My son is in a stuffed animal phase. He carries them around the house as he completes his daily activities: knocking the books off shelves and splashing in the dogs’ water bowl. He hoards them in bed at night, sings to them and gives them sweet kisses.
So, you can forgive my husband and I when we envisioned the parenting coup we would achieve in transporting him into the presence of the real-life versions of his furry friends. We quickly made plans for our first family trip to the zoo.
I had taken him once when he was an infant, during the blissful days of early parenthood, when all I had to do was alternate between bottles and pacifiers to keep the peace. That trip went so well, and we couldn’t wait for the toddler version of our son to make his zoo debut.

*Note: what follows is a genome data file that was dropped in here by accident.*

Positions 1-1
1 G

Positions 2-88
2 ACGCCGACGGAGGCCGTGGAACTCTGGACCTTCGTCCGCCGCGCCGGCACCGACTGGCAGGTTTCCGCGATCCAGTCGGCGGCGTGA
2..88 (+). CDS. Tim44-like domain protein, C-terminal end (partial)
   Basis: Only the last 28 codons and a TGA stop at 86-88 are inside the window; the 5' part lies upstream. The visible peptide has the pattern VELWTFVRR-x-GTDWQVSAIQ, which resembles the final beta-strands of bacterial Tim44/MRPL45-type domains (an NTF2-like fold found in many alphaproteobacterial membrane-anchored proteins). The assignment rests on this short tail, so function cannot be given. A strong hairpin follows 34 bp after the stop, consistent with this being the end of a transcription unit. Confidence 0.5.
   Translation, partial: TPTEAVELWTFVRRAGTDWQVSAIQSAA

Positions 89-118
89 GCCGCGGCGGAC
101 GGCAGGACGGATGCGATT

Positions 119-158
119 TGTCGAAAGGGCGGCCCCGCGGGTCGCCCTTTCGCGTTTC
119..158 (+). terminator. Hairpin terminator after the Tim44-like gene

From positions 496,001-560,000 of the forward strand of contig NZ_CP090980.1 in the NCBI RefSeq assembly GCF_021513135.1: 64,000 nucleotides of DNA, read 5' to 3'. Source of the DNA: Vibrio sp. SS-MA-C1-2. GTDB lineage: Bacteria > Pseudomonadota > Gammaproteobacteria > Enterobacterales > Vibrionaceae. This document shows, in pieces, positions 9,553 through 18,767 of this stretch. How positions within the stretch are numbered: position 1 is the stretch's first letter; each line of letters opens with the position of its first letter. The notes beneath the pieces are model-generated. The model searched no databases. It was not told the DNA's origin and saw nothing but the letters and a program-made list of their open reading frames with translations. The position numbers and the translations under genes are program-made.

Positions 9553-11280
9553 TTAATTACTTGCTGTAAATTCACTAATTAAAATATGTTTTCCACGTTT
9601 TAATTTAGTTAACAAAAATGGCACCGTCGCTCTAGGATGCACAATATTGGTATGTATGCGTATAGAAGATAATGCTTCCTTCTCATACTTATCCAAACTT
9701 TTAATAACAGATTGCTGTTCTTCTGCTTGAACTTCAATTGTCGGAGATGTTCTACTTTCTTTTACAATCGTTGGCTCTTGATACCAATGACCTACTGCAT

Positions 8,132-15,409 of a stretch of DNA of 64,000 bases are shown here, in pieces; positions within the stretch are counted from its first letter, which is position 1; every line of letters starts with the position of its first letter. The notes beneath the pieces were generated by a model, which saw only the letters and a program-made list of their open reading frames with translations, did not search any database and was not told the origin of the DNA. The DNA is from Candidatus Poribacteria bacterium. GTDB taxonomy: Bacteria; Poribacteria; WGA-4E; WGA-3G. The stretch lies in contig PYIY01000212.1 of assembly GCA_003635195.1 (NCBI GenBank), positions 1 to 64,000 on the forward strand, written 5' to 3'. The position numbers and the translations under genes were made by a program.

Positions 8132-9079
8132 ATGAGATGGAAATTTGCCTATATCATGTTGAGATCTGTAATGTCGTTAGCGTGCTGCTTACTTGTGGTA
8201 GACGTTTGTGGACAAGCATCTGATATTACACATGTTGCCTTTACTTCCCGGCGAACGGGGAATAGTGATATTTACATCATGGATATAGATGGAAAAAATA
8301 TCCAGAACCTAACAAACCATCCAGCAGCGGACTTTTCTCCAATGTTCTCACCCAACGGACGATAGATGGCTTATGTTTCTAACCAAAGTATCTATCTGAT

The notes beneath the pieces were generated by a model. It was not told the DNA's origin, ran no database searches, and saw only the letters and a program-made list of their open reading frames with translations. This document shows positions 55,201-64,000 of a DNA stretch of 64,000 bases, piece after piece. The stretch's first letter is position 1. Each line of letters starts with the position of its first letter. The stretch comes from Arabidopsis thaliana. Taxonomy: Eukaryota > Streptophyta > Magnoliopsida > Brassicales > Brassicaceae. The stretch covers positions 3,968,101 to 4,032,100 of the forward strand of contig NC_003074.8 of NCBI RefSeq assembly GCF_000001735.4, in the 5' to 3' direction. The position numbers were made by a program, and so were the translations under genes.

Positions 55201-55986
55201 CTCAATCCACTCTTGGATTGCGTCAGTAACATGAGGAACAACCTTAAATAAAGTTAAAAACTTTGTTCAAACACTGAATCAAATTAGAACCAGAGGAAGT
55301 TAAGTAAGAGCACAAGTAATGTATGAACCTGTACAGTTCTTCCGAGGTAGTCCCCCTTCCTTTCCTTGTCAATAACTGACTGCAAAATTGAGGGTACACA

The big day arrived on his second birthday. It was a typical Texas summer day—sweaty and sunny—which meant that 30 minutes into our trip, my melatonin-challenged child looked one shade away from a tomato. But we had hats for that, and extra water, except he wailed every time he even laid eyes on the hat. And when his lips touched the lukewarm water? Howls of lamentation.
He cried when we got too close to the birds. He cried when we got too close to the elephants. He cried when a giraffe sneezed while we were taking a family picture. (Seriously, kid? I get your snot on me every day and you don’t see me shedding any tears.)
There’s nothing like a public outing—where you are surrounded by hundreds of normal, happy families with normal, happy children—to test your fortitude as a parent. af
Carrie Taylor is a native Texan and mother of one.